Ms. Hester is Content Specialist with Contemporary OB/GYN and Contemporary Pediatrics.
Catching congenital cytomegalovirus can help improve the outcomes for affected children. A presentation at the virtual 2020 American Academy of Pediatrics National Conference & Exhibition shares insights on screening and treating the infection.
When discussing early-in-life infectious disease, much focus is devoted to neonatal herpes or group B strep sepsis. However, those conditions affect 1500 and 2200 babies each year, respectively. Less attention is paid to congenital cytomegalovirus, which is the most frequent in utero infection in the United States, and affect 12,000 to 27,000 babies born each year. In his presentation “Tips for screening and managing congenital cytomegalovirus” at the virtual 2020 American Academy of Pediatrics National Conference & Exhibition, David W. Kimberlin, MD, FAAP, professor of pediatrics at the University of Alabama at Birmingham, spoke about screening and managing the condition.
To make a diagnosis of congenital cytomegalovirus, clinicians need to test for it within the first 3 to 4 weeks of life, said Kimberlin. Testing can be done on either urine or saliva. Postnatal infection with cytomegalovirus can occur early through either breastmilk or saliva from kissing. As of right now, most screening for congenital cytomegalovirus is targeted and occurs after the baby has failed his or her newborn screening test. However, the targeted screening can miss babies who are asymptomatic, but destined for some form of hearing loss at some time in their life. Kimberlin advocated for universal screening for congenital cytomegalovirus. He predicated his advocacy on the fact that of the roughly 20,000 children with congenital cytomegalovirus, every year 90% of those children are asymptomatic. Among those asymptomatic cases, most of those children pass the initial hearing screenings and the potential risk of hearing loss is missed. For babies who are found to have the infection, it’s recommended that they are tested for hearing at 4, 6, 8, 12, 15, 18, 24, and 30 months of age, in addition to the recommended standard hearing assessments at 4, 5, 6, 8, and 10 years of age.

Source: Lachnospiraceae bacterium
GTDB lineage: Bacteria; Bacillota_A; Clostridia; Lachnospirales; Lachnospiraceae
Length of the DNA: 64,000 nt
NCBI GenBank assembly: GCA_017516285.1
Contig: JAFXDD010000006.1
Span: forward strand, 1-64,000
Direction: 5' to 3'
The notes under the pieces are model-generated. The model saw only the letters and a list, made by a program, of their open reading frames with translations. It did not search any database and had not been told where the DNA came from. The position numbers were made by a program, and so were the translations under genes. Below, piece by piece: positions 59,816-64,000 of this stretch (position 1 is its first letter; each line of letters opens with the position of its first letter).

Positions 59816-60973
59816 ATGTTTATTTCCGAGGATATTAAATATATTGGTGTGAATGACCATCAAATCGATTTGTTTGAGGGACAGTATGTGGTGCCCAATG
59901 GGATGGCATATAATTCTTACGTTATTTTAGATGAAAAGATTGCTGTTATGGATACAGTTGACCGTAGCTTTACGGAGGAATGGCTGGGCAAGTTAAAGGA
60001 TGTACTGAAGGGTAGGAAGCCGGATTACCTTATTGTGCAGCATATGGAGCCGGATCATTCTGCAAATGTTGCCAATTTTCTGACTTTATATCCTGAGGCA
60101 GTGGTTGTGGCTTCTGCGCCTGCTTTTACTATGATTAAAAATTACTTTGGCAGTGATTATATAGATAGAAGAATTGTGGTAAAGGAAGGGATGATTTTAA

Kimberlin also discussed treating congenital cytomegalovirus with ganciclovir and valganciclovir, which he noted at the beginning of his presentation were unapproved uses for the drug, to mitigate hearing loss. Ganciclovir has known toxicities such as bone marrow suppression and neutropenia. In a study that looked at change of hearing between birth and ≥ 1 year of age, children who were given ganciclovir saw either normal hearing remain or had improvement in 48% of the participants. Among the participants who received no treatment, the rate was 22%. Another study examined the effect of longer treatment utilizing valganciclovir, among participants who received treatment for 6 months, 73% had normal hearing remain or improve, in comparison to 57% of participants who received just 6 weeks of treatment. The study also examined developmental outcomes and found that participants who had the treatment for 6 months displayed better outcomes than those who had 6 weeks of treatment.